But in 2013, Akerboom decided to apply his high-level lab and research experience to the pursuit of better beer and took a position as brewing scientist at Lost Rhino Brewing Company. There, he organized and managed the QA/QC lab, yeast propagations, and barrel-aged beer program. Co-founding his own yeast lab, Jasper Yeast, was a logical next step.

“If you leave academia and you’re gone for a few years, then that door kind of closes,” Akerboom says. “That might inhibit some people, taking that step, but I’m not sad I did it. I’m still using my knowledge. It’s not going to waste—I’m very happy about that.”

Previously, the cost of brewery-related microbial analysis was prohibitive to all but a handful of well-funded yeast companies. This meant a big disconnect between the purchaser and provider, and very little cooperation between the two.

But the cost of analytic techniques and equipment has come down in recent years, allowing smaller labs, like Jasper Yeast, to take a more boutique and interpersonal approach.

“We have a very short link to the people that are actually using the yeast, and that to me is very exciting,” Akerboom says. “I talk to them every day, and they tell me how it’s going, what they’re finding, and I can help them with that. That’s different from many other places where you’d be a microbiologist. For me, being able to work with the breweries—being able to sometimes teach them a little about new things—it’s just the best part of the job.”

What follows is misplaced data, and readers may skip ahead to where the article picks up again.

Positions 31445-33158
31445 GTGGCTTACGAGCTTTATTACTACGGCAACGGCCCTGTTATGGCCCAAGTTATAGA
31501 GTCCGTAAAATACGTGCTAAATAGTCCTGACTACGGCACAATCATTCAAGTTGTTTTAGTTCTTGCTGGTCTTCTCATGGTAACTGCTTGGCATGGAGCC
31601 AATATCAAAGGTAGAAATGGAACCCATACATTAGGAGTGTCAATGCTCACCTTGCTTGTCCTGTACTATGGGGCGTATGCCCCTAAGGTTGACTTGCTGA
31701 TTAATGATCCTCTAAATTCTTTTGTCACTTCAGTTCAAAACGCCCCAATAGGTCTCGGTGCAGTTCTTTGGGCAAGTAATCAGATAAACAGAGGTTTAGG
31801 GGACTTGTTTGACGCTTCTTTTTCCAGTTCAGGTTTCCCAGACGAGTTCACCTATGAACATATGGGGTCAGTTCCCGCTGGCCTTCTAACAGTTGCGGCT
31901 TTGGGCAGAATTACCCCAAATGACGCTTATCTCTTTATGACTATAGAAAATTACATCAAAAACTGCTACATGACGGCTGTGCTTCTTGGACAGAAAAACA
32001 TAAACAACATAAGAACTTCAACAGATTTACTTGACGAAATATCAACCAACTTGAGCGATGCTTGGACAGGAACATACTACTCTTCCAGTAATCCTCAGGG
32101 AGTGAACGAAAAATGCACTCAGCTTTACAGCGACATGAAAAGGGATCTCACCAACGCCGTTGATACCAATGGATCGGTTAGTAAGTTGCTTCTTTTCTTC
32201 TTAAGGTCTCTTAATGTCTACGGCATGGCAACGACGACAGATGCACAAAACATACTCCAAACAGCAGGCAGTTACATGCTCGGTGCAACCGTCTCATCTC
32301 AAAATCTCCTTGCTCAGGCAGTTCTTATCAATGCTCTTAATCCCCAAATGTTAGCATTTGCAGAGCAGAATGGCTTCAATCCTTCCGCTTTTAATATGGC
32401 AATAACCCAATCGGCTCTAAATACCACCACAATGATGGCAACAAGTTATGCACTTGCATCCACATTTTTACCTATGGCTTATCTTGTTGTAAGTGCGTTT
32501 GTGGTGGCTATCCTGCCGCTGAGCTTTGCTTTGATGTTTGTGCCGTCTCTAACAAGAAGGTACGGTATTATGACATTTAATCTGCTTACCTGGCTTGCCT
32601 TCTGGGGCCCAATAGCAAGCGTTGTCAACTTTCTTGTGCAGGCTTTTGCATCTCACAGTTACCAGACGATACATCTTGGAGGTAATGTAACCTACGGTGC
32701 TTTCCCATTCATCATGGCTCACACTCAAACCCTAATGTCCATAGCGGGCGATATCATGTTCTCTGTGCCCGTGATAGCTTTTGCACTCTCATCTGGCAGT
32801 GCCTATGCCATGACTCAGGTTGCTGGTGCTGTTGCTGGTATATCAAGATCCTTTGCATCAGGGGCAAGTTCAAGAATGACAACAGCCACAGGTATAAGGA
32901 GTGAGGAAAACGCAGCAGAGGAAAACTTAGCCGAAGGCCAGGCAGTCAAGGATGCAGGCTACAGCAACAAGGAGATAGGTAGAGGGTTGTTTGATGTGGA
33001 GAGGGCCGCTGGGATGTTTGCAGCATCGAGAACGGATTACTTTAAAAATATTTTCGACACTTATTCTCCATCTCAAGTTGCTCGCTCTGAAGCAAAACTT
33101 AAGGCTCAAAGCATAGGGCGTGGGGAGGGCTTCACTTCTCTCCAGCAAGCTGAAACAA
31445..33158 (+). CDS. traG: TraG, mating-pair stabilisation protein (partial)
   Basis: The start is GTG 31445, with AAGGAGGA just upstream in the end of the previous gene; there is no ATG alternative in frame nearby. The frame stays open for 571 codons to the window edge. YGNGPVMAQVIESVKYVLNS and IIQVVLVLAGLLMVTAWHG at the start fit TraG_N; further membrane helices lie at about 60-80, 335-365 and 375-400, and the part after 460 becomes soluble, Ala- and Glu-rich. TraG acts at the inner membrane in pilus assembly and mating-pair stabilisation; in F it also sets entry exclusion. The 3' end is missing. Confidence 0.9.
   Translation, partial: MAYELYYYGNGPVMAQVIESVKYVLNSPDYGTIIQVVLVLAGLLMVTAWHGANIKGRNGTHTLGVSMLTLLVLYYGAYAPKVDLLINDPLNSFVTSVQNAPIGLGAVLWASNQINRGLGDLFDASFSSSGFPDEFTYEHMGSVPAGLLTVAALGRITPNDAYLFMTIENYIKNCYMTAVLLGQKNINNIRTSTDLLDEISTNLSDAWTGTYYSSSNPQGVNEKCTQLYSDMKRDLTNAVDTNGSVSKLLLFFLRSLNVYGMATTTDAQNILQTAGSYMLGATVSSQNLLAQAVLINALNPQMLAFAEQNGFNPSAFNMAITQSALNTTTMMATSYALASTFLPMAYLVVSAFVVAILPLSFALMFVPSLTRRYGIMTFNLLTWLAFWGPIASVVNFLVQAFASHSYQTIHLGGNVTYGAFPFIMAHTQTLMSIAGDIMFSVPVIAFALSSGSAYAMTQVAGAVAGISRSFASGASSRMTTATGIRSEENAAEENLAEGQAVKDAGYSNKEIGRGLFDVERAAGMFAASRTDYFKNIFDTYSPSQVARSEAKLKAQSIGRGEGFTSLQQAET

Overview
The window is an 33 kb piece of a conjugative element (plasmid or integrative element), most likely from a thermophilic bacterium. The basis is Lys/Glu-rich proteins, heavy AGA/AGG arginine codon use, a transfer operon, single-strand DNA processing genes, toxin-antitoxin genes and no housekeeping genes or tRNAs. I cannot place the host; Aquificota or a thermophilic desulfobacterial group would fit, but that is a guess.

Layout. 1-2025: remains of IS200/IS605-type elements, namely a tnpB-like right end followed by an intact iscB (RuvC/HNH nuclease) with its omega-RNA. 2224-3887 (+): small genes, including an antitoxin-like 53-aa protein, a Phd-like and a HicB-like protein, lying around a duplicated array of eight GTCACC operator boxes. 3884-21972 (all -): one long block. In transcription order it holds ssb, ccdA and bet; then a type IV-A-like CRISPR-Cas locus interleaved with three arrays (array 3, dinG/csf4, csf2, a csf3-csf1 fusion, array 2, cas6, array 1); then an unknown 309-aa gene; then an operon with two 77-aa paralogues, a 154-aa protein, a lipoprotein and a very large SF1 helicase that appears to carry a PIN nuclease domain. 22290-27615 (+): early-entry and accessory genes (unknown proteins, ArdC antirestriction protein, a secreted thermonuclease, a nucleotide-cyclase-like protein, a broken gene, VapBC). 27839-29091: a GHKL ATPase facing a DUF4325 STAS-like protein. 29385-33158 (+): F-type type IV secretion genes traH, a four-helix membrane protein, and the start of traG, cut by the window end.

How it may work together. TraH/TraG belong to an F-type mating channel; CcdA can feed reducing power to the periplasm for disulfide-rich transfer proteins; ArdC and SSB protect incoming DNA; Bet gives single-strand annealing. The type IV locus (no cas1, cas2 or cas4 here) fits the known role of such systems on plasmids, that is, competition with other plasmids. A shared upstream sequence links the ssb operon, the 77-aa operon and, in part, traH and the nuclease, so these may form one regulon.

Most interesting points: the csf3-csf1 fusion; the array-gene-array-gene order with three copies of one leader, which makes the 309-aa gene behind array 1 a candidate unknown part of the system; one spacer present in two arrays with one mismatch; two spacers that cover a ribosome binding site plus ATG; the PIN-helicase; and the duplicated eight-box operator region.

For Akerboom, a typical day can vary, based on the needs of his clients. Shipments of yeast may need to be packaged and sent. Others will need to undergo cell-counts and quality control testing. A significant portion of Akerboom’s time is spent researching, too, so that he can continue to innovate on his product line. That freedom to explore is one of the major perks of working in an independent laboratory.

“If something’s wrong, we have to fix it, but on the other hand, no one is telling us what to do, and that is very nice,” Akerboom says. “If I really want to read an article about this new sugar regulation in yeast, I can just sit and do that and take my time. There’s no PI or manager saying, ‘Hey, come on, we have to do this now.’ Obviously, we do have deadlines, but they’re all in our hands. That’s a very nice thing.”

Akerboom is clearly working with what he loves. He’s the President of the Mid-Atlantic chapter of the Master Brewers Association of the Americas, and he regularly gives talks at homebrewer gatherings and local brewers guild meetings. Leveraging his expertise in microbiology, he’s won numerous homebrewing and professional brewing awards: one of his beers for Lost Brewing, the Bone Dusters Paleo Ale, was made with yeast isolated from a 35 million-year-old whale fossil. How’s that for a resumé?

For some aspiring microbiologists, the end goal is an assistant professorship or a postdoc position in a top research laboratory. For others, it’s focusing on the science behind their personal passion. With microbiology, as with so much else, it’s the little things that make all the difference.

“If you’re a student and you’re trying to pursue a career in microbiology, the options are endless,” Akerboom says. “Study well and be well-informed—but pursue your dreams. Don’t let anybody tell you not to do that.”

Matt Zbrog

Matt Zbrog


Matt is a writer and researcher from Southern California. He’s been living abroad since 2016. Long spells in Eastern Europe, Southeast Asia, and Latin America have made the global mindset a core tenet of his perspective. From conceptual art in Los Angeles, to NGO work on the front lines of Eastern Ukraine, to counterculture protests in the Southern Caucasus, Matt’s writing subjects are all over the map, and so is he.